United States Court of Appeals, Seventh CircuitMay 11, 2007
224 Fed. Appx. 526 (7th Cir. 2007)

No. 07-1039.

Submitted May 3, 2007.

After an examination of the briefs and the record, we have concluded that oral argument is unnecessary. Thus, the appeal is submitted on the briefs and the record. See Fed.R.App.P. 34(a)(2).

Decided May 11, 2007.

Appeal from the United States District Court for the Eastern District of Wisconsin. No. 05-C-1269. Lynn Adelman, Judge.

Daniel Aguilar, Redgranite, WI, pro se.

Ma M. Moua, Office of the Attorney General Wisconsin Department of Justice, Madison, WI, Respondent-Appellee.

Before Hon. RICHARD A. POSNER, Circuit Judge, Hon. MICHAEL S. KANNE, Circuit Judge, Hon. DIANE P. WOOD, Circuit Judge.


After finding Wisconsin inmate Daniel Aguilar guilty of battery and possession of a weapon, a prison disciplinary committee revoked 180 days' good-time credit and imposed 360 days in segregation. Aguilar petitioned the district court for a writ of habeas corpus under 28 U.S.C. § 2254. He claimed that the Wisconsin Department of Corrections lacked authority to discipline him because the misconduct occurred at a contract facility in another state, and that he was denied due process at his disciplinary hearing. The district court denied Aguilar's petition, and we affirm.

For our purposes, we accept as true the factual findings of the Wisconsin courts. See 28 U.S.C. § 2254(e)(1). In July 2003, Aguilar was involved in a fight at the privately run prison in Oklahoma where he was serving his Wisconsin sentence. The next day, Aguilar was transferred to the Stanley Correctional Institution (SCI) in Wisconsin, and the Oklahoma facility subsequently sent an incident report to officials at SCI detailing Aguilar's fight. SCI staff then searched Aguilar's cell and found two letters in which he describes the incident in Oklahoma as a "blood bath," and laments that he failed to cause "permanent damage." SCI staff issued a conduct report about the fight, stating that Aguilar had attacked another prisoner with a padlock wrapped in a white cloth. The conduct report charged Aguilar with battery and weapon possession, and listed the incident report from Oklahoma and the letters found in his cell as evidence. Officials at SCI notified Aguilar of the date of his disciplinary hearing and sent him a copy of the conduct report 11 days prior to that hearing. The disciplinary committee found Aguilar guilty of the charges. After exhausting his state-court remedies, he turned to federal court.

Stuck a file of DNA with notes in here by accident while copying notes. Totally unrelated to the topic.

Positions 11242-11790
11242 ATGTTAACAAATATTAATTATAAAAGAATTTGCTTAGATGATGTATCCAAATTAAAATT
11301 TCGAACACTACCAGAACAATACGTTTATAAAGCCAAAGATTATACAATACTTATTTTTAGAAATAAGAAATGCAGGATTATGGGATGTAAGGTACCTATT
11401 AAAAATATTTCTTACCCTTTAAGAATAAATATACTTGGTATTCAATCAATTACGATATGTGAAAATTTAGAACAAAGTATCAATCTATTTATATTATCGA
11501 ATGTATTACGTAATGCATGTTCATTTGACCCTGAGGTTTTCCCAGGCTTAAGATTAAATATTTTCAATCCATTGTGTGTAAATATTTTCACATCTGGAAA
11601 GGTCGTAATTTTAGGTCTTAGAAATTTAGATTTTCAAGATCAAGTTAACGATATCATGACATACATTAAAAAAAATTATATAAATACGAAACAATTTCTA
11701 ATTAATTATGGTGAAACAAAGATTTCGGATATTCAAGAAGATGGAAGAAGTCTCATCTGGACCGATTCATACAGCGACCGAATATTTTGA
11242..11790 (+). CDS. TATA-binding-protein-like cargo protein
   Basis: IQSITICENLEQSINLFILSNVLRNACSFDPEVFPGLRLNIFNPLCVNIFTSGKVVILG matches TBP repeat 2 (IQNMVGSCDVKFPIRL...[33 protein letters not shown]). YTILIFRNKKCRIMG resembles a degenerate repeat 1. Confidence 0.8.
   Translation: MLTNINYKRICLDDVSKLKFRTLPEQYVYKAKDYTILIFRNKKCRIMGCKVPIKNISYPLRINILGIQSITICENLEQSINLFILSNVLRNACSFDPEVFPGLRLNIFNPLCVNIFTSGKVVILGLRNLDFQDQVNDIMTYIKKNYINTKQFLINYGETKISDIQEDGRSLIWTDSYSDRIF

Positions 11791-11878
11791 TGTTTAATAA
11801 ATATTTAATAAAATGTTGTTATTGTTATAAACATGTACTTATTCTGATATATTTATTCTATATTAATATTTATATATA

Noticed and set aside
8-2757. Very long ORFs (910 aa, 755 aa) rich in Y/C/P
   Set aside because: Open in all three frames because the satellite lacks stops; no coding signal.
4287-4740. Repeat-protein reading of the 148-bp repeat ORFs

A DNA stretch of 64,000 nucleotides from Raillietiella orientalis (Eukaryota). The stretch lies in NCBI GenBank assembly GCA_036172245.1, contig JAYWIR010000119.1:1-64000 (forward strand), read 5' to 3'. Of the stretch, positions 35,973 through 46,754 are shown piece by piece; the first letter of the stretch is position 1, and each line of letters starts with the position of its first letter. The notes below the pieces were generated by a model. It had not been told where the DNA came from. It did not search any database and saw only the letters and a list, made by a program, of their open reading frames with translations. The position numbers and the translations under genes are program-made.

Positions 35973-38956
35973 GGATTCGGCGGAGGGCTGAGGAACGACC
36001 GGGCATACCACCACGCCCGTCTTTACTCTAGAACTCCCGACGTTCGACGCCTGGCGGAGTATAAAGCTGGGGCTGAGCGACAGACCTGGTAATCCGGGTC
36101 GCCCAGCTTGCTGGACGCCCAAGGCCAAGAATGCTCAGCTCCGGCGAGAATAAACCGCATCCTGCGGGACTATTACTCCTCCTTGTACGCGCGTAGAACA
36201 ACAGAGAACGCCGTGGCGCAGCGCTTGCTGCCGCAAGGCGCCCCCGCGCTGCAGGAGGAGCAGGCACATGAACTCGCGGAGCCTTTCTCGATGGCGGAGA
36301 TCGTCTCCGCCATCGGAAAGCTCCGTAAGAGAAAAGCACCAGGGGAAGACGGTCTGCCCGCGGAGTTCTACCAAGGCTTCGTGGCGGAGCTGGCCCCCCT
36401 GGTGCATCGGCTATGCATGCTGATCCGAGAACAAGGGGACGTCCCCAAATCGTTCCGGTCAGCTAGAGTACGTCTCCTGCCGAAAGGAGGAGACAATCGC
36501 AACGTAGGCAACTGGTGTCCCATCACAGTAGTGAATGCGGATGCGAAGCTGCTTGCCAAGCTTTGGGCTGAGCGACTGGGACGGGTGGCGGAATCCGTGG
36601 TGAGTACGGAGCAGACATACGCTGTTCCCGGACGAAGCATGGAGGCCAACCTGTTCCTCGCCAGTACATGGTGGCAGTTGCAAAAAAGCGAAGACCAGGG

On appeal Aguilar presses the same claims he raised in the district court. First, he argues that the Wisconsin Department of Corrections lacked "jurisdiction" to sanction him for conduct that occurred in the Oklahoma facility. But we have explained that principles of comity, federalism, and judicial efficiency preclude the federal courts from reaching the merits on collateral review when the claim was presented to the state courts and decided on the basis of independent and adequate state-law procedural grounds. Garth v. Davis, 470 F.3d 702, 714 (7th Cir. 2006). Here, the Wisconsin Court of Appeals determined that under state law the Wisconsin Department of Corrections had the authority to decide how to discipline Aguilar for the Oklahoma incident because the Oklahoma facility had not disciplined him first. State ex rel. Aguilar v. Frank, No. 2004AP2865, 2005 WL 1772413 (Wis. Ct.App. July 28, 2005); see Wis. ADMIN. CODE § 303.01(1); see also Blango v. Thornburgh, 942 F.2d 1487, 1491 (10th Cir. 1991) (noting that state did not waive jurisdiction over habeas petitioner by transferring him to another facility). Wisconsin did not lose jurisdiction over Aguilar simply because he crossed state lines; his discipline was governed by Wisconsin state law so long as he continued to serve his Wisconsin prison sentence. Thus, Aguilar's first argument presents no issue of federal law that would qualify him for relief under § 2254.